The University of North Carolina (UNC) System picked Peter Hans, head of the state’s community colleges, as its leader Friday, touting his state roots and ability to rise above rancorous partisanship.
Politicization is exactly what has plagued one of the most prestigious public education systems in the U.S., as two of Hans’ most recent predecessors have parted ways with the board of governors on controversial terms. Observers have attributed recent scandals in the system and the presidential turnover to the one-sided political makeup of the governing board, as Republicans have dominated it for nearly a decade.
But in Hans, the system has found a chief executive well-liked on both sides of the aisle, Randy Ramsey, the board chair, said on a conference call with reporters Friday. He noted the top two leaders of the state Legislature, both Republicans, and North Carolina’s Democratic Gov. Roy Cooper, celebrated Hans’ selection in a joint statement.
“That we all agree on Peter is a testament to the respect he commands as an able, competent leader,” the lawmakers said in their statement. “The UNC System is a shining example of quality, affordable public education. It bears responsibility for North Carolina’s competitive and skilled workforce. We’re confident Peter will continue to build on the System’s centuries of success.”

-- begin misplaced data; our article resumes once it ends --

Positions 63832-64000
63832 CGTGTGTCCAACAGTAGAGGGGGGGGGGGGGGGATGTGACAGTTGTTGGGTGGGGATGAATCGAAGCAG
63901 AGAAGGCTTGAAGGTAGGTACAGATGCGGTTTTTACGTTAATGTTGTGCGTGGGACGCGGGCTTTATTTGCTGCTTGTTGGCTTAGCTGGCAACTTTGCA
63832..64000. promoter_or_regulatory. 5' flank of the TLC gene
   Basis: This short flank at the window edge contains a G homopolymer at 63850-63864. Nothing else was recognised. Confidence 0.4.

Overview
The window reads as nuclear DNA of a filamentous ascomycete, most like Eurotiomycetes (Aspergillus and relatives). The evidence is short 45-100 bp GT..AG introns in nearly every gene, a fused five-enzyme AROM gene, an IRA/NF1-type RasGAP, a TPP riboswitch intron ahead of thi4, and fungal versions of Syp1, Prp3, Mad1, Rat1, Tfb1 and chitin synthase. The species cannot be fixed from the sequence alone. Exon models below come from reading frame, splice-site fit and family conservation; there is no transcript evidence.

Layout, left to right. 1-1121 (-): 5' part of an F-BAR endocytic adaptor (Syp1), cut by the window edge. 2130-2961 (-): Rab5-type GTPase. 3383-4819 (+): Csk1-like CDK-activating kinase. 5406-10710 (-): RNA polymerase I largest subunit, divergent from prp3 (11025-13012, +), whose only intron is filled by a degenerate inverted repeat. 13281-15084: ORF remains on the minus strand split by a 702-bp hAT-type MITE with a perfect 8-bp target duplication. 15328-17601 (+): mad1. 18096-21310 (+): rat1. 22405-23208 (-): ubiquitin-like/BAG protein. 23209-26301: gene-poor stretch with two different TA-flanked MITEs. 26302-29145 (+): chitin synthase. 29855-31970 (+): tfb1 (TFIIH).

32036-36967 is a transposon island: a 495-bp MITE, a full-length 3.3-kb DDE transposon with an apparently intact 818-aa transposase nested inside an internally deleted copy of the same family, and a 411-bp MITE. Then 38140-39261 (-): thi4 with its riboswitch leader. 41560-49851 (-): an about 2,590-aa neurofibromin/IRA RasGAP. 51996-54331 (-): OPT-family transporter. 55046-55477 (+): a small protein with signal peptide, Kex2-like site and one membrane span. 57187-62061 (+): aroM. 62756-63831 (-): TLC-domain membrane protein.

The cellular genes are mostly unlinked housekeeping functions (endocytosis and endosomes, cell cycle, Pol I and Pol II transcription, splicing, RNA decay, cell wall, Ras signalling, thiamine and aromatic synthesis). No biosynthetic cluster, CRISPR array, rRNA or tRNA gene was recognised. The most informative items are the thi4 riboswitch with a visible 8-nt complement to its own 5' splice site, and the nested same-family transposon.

Hans will start as UNC president on Aug. 1. He will earn a base salary of $400,000, The News & Observer reported, with the possibility of incentive increases up to an additional $600,000 through June 2022.
He has led the North Carolina Community College System, one of the largest higher ed systems in the country, for two years, overseeing 58 campuses that enroll about 700,000 students. Hans also has been a long-serving member of UNC’s governing board, chairing it from 2012 to 2014. As chair, he helped push through an agreement that streamlines credit transfers between the community colleges and UNC, an initiative Hans pledged to improve upon, he said during Friday’s call.
“They are undervalued in terms of their impact and the reach and the scale of community colleges,” Hans said.
Hans is the vice chair of myFutureNC, a nonprofit focused on boosting North Carolina’s educational attainment. Hans earned his bachelor’s degree in political science from UNC Chapel Hill and his master’s in liberal arts from Harvard University. He’s served as a policy adviser to two Republican federal lawmakers.
Hans will join the system not only in the thick of a global health crisis, in which colleges nationwide are taking severe financial blows and deciding whether it is safe to reopen campuses, but also as UNC heals from several high-profile, politically tinged controversies.
His appointment is “interesting” given UNC’s history with hiring high-profile figures, often hailing from outside of the state, said Alvin Schexnider, a senior consultant and senior fellow at AGB Consulting, which offers guidance to governing boards. Past board scandals did not make UNC’s presidential search easier. But generally, pressures on institution and system leaders nationwide have been building over the past several years, Schexnider said. And their tenure has diminished, according to 2017 research.